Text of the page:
Friday, June 29, 2007

June in the kitchen (part 2)

"They gave us weeds?!" moaned C when he saw that week's CSA loot. I ended up making a Greek-style dandelion salad with tomatoes, raw botija olives, and marinated artichokes. C liked it so much he didn't complain about the bitterness (unlike with the radicchio chopped salad we had later that week - me, I'm a nontaster . . . bitter-shmitter).

The beet and berry salad (inspired by The Berry Bible) was a great way to make use of our CSA beets, strawberries, and red leaf lettuce. It was lightly dressed with olive oil and lemon juice.

For one of our Sunday breakfasts, we had "power porridge with coconut-pecan marmalade" from The Candle Cafe Cookbook. Dare I say it . . . the marmalade was actually too sweet for me, but Eliza pleaded for porridge leftovers until they were gone.

Dreena Burton had an unusual and intriguing pizza recipe in Vive le Vegan! that I had to try. The "crust" is a whole spelt tortilla, and the toppings are beam-yam hummus, zucchini, olives, and fresh herbs. Eliza was disappointed the crust wasn't soft, but she was willing it eat the whole mess with a fork once we crumbled it for her.

One morning, Eliza and I shared scrambled tofu with zucchini that I winged (I've seen so many versions). To the tofu and zucchini I added a little tamari, curry powder, allspice, and probably something else I'm forgetting.

For next week's recipes, I'm trying out recipes from a new cookbook and an "old" favorite.

Foods That Don't Bite Back
tarragon lentil-nut loaf
Moroccan-style tempeh w/ apricots, dates, & olives
sundried tomato & basil pesto pizza
chilled cucumber soup
carrot-tahini sandwich filling
grilled summer vegetable salad

Vegan with a Vengeance
mango-ginger tofu
chickpea-hijiki salad sandwiches
sunny blueberry-corn muffins

Some are dinner recipes, but the carrot-tahini and chickpea-hijiki sandwiches are for packed lunches. When I was in college, I packed a PBJ almost every weekday for years and years. It's not that I'm such a fan of peanut butter but that I was completely clueless about what else I could make that wouldn't be extremely perishable (of course, that was a time in my life when I could barely boil water). I have a tendency to fall back on PBJs and ABJs (we alternate peanut and almond butter) with Eliza because they're easy to slap together, and they come with an iron-clad guarantee they won't be rejected. She also really likes tofu salad sandwiches, but I have to have a batch of tofu salad sitting in the fridge because Eliza's patience maxes out at the time it takes to toast bread. So I'm curious how this week's new sandwich recipes will be received. Isa Chandra Moskowitz (author of VWaV) says the chickpea-hijiki sandwiches satisfy her occasional tuna cravings. I haven't had tuna in 20 years and don't miss it a bit, but I've been known to sneak seaweed into soups and stews, so the recipe looked good to me.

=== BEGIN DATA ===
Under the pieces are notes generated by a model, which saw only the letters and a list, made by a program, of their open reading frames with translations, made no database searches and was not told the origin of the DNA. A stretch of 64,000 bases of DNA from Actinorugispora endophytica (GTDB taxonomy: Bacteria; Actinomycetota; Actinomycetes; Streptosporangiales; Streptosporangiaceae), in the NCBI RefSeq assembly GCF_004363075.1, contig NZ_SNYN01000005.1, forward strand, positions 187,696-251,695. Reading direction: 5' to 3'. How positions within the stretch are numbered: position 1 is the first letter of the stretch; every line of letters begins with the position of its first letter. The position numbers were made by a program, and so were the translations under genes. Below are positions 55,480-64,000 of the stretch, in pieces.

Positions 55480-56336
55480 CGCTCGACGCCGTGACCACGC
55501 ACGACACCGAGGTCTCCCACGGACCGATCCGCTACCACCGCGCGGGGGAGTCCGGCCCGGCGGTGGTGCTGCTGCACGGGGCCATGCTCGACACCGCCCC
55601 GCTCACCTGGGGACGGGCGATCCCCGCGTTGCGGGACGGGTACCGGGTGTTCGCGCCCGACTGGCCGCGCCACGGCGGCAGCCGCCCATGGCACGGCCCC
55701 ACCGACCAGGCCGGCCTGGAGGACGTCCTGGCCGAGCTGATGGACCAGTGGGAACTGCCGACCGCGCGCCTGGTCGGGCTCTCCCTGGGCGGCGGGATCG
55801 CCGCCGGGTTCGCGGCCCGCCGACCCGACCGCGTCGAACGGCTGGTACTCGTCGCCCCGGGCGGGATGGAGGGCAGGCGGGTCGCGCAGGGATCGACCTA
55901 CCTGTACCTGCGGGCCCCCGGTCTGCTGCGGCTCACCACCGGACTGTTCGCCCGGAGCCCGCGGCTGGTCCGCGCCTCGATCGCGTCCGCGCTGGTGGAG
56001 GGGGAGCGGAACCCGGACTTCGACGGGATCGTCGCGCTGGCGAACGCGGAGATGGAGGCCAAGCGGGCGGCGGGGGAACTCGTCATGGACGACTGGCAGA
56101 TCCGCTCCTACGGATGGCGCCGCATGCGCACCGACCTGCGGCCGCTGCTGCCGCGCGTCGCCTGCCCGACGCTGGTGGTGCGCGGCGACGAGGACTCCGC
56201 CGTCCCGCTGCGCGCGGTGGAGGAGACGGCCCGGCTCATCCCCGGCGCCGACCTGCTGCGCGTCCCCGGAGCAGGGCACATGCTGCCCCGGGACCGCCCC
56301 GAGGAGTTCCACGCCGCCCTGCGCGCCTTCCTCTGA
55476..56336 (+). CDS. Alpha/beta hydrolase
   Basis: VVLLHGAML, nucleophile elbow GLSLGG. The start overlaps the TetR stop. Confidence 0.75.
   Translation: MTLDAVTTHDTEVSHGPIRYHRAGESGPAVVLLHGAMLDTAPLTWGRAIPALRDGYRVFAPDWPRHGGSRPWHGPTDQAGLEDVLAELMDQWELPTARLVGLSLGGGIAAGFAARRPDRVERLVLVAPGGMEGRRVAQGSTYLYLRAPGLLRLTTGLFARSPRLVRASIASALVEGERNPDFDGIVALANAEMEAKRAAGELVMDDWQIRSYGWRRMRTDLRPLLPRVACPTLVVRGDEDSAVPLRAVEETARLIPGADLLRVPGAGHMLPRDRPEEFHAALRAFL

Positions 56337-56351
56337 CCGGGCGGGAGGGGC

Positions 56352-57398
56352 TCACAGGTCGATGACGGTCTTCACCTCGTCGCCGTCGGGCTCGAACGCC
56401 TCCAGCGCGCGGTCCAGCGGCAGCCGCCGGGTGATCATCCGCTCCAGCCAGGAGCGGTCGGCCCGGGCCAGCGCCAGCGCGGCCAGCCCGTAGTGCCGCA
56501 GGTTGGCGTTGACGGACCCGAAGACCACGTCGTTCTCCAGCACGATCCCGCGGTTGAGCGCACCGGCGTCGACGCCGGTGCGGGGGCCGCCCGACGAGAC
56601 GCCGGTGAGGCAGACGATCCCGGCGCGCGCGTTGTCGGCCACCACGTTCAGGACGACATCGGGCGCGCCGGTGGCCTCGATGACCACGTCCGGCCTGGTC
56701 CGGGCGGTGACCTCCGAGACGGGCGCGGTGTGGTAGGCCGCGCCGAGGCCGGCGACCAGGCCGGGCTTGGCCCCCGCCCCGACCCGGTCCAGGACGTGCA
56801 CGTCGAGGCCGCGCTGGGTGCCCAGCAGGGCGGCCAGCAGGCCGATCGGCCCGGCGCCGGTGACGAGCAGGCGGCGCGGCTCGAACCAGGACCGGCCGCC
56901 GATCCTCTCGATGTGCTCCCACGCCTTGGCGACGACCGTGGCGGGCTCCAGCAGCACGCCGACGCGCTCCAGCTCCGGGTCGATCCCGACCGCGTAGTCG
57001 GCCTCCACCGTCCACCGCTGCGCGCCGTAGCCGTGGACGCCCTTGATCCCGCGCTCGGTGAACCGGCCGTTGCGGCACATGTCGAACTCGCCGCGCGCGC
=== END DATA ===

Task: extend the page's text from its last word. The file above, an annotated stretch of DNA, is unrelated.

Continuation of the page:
I think I've tried almost every non-dessert in the book; believe me, I'd love to eat the desserts in theory, but I have to limit desserts to a couple times a month, so it takes a long time to go through them. I'm thinking for July's desserts we'll have the blueberry-lemon cupcakes from Vegan Cupcakes Take Over the World while berries are still in season and probably something from VWaV - the carrot cake photo has been speaking to me, but I just had carrot cake at Sipz Fusion Cafe in May.


veganmomma said...

Can we come to your house for dinner? Your July Menu sounds nice. Do you actually plan these things out each month? I am so random with my cooking. We tend to overdo pasta since I know Athena will eat it. Last week it was Tempeh with Cashew sauce, Cold Sesame Noodles, Sunshine burger with chipotle yam wedges, and enchiladas. This week I have know idea what I'll be cooking...

chanale said...

Just in case you're serious, I'd love to have dinner guests sometime.

I only plan out each week at a time. I usually pick out 3-4 dinner recipes, 2-3 breakfast/lunch recipes, and wing it the rest of the time. We always have pasta (with jarred sauce) once a week as our super easy meal, using either spirals or penne so that Eliza can eat them easily (she's not so good with spaghetti).

How do you make the cold sesame noodles? That sounds like a lunch item Eliza would eat.